GeoClimAlp (Geomorphological impacts of Climate change in the Alps) is a research group of the Research Institute for Geo-hydrological Protection established with the intent to deepen and improve the knowledge on the role of climate change in the morphogenesis of the alpine environment in general and of high-altitude environments in particular. The geological-morphological and climatic-hydrologic research fields are the main ones to be integrated in the scientific activities of the research group.
General objective: Carry out organic and integrated researches on the interaction between climate change and geomorphological dynamics in the alpine environment, with specific reference to natural instability resulting therefrom.
Research activities: the activities currently carried out by GeoClimAlp are mainly oriented on the study of natural instabilities occurring in mountain environments, with emphasis on morphodynamic processes in the glacial and periglacial environment, on changes taking place due to the change climate, and on related geohazards. For these purposes, a systematic activity of documentation of instability events that occur in mountain areas is carried out, with particular attention to paroxysmal events in high-altitude alpine environments, to the recent evolution of glaciers and of glacierized and recently deglaciated areas.
In order to achieve the above mentioned objectives, the geological-geomorphological research field is integrated with the climatic-hydrologic one. In accordance to this approach, investigations include: the study of climate variability and trends in the alpine environment through time series analysis, the analysis of precipitation and thermal conditions associated to morphodynamic processes in glacial and periglacial environments, the monitoring of key climate variables measured at ground level in glacial basins, and the study of the relations between these variables and large-scale circulation patterns.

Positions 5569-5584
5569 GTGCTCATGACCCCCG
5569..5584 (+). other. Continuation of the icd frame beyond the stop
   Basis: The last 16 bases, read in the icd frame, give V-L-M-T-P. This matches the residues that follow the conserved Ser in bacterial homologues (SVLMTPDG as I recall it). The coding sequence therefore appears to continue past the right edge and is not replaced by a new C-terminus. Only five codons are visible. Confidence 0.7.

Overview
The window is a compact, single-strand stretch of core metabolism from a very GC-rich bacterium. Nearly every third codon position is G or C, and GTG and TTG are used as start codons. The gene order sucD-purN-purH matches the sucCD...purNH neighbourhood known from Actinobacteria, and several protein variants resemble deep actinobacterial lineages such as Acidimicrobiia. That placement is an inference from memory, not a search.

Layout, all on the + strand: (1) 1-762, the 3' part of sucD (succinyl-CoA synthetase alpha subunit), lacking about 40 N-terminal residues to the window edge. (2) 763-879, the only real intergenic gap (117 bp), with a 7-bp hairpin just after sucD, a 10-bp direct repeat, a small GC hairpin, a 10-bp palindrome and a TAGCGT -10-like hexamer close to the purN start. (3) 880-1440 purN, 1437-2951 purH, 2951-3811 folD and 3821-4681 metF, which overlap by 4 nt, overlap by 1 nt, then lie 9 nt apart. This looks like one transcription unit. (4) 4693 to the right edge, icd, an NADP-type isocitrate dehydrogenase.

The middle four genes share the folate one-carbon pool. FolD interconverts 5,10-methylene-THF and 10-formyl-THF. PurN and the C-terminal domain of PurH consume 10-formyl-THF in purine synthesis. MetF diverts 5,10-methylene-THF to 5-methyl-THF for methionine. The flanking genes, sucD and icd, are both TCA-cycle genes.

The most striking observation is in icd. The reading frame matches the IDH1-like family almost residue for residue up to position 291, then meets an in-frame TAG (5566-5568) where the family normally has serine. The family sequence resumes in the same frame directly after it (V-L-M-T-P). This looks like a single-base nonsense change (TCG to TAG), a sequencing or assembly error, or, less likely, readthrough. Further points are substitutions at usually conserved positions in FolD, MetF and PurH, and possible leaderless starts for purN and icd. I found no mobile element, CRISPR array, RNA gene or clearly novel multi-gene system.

Context of reference: The Alpine environment, and in particular the high-altitude one, is responding quickly and with great intensity to climate change, through evidences of geomorphological, hydrological and ecological type. Mountain glacier shrinkage and related outcropping of rock walls and debris, changes of the precipitation and temperature patterns and of the hydrological regimes, the shift of flora and fauna species to higher altitudes than the habitat they belong to, are some of the main terrestrial indicators of climatic change. The impact of these changes on slope stability, water resources and human activities is remarkable: however, the understanding of the ongoing phenomena and the forecasting of future scenarios still show large uncertainty.
Enjoy the navigation!